Wednesday, February 26, 2014

Discovering Tokyo : Part 1

Tokyo (東京, Tōkyō) is Japan's capital, the world's most populous metropolis and one of Japan's 47 prefectures, consisting of 23 central city wards and multiple cities, towns and villages west of the city center.

We arrived here on a chilly Wednesday morning (11/11/2013) at the Ikebukuro Station, West Exit after the long, overnight bus ride from Osaka. A short walk from the bus station later, we checked in at our hostel, the Sakura Ikebukuro. If you've arrived tad too early for check in time, they do have ample storage space for you to store your back packs (and they're relatively safe to dump your bags there).

First stop, was the busiest intersection in Tokyo, the Shibuya Crossing. Alight at the Shibuya Station, and you'll find yourself at Shibuya (渋谷), visit the Hachiko statue (the most popular meeting point in Shibuya they say) and join the flock as they cross the intersection. Alternatively, you can make your way to the Starbucks near there (if you are a shutter bug) and snap a few photos from an elevated view (though I read that a few forums mentioning that it was strictly prohibited by the Starbucks staffs to take pictures from there, it pays to have ninja skills to snap and run, without being caught haha).

What's being in Japan without having ramen? We dropped by at Ichiran, as authentic and rustic as it can be, it only seats one person per dining area, so that you can savour the noodle yourself without any possible interruption. You can find a vending machine at the entrance, where you select the type of noodle, accompanying condiments, spiciness etc. They serve the noodles to your respective station, ordered to preference. I believe there are many rivaling ramen joints around, but Ichiran does it for me then.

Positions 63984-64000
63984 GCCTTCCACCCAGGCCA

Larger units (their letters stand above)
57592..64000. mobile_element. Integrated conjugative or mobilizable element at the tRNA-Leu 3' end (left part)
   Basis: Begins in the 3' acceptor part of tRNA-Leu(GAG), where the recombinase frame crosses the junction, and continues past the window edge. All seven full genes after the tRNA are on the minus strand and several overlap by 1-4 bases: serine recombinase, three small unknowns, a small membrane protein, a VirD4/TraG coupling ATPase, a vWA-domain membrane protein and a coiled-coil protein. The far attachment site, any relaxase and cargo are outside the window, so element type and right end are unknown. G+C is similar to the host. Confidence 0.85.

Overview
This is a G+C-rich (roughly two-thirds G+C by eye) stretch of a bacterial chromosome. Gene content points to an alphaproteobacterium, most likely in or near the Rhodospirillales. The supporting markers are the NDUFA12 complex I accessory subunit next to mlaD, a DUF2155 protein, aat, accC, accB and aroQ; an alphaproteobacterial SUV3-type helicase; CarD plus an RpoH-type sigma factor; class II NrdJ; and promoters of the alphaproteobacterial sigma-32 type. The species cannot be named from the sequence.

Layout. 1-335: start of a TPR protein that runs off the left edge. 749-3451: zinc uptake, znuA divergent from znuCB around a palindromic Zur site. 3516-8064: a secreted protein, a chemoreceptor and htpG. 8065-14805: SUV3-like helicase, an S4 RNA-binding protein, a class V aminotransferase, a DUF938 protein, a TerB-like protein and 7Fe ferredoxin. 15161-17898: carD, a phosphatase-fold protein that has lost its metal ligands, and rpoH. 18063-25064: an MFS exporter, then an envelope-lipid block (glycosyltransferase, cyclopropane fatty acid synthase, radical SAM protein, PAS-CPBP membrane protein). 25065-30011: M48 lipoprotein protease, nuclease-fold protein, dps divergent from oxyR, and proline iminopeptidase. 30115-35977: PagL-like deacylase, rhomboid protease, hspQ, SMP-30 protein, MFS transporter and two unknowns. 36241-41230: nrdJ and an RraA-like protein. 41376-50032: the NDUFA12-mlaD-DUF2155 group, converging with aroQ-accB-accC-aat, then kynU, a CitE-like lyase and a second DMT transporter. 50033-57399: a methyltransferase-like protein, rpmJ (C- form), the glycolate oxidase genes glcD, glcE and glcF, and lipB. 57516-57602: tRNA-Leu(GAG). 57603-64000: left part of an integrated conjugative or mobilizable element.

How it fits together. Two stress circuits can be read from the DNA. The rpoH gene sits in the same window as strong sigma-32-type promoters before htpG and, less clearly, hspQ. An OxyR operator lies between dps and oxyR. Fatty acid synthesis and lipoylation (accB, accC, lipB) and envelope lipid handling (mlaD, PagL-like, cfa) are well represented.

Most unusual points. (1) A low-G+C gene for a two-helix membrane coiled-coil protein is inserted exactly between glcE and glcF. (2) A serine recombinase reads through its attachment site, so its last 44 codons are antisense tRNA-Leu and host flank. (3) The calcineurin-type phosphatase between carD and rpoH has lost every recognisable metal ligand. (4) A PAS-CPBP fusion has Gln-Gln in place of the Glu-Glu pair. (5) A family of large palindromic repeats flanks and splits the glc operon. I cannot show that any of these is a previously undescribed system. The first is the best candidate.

Next stop was Meiji Shrine (明治神宮, Meijijingu). Located in a forest that covers an area of 700,000 square-meters, the shrine area is distinctly divided into two precincts, Naien and Gaien. As it was approaching dusk then, we just strolled along the park without venturing the actual shrine. 

We then found ourselves in Shinjuku, the major commercial and administrative center. If shopping is your thing, this is another place to be, but we were too hungry to think and dropped by a sushi place, where we nicely devoured plates after plates of freshly made sushi. (The thoughts of it still had me drooling till now).

We also made our way to Akihabara, for some window shopping (well, okay, figurine shopping for some of us). Though tempted, we decided to buy them in Osaka instead, since that is our last stop before flying home, otherwise we would be carrying loads of boxes backpacking).

Some of the locations we had planned for Day 1 in Tokyo was brought forward to Day 2 (Should've wrote this in November, procrastination procrastination sigh). To be continued in the next post!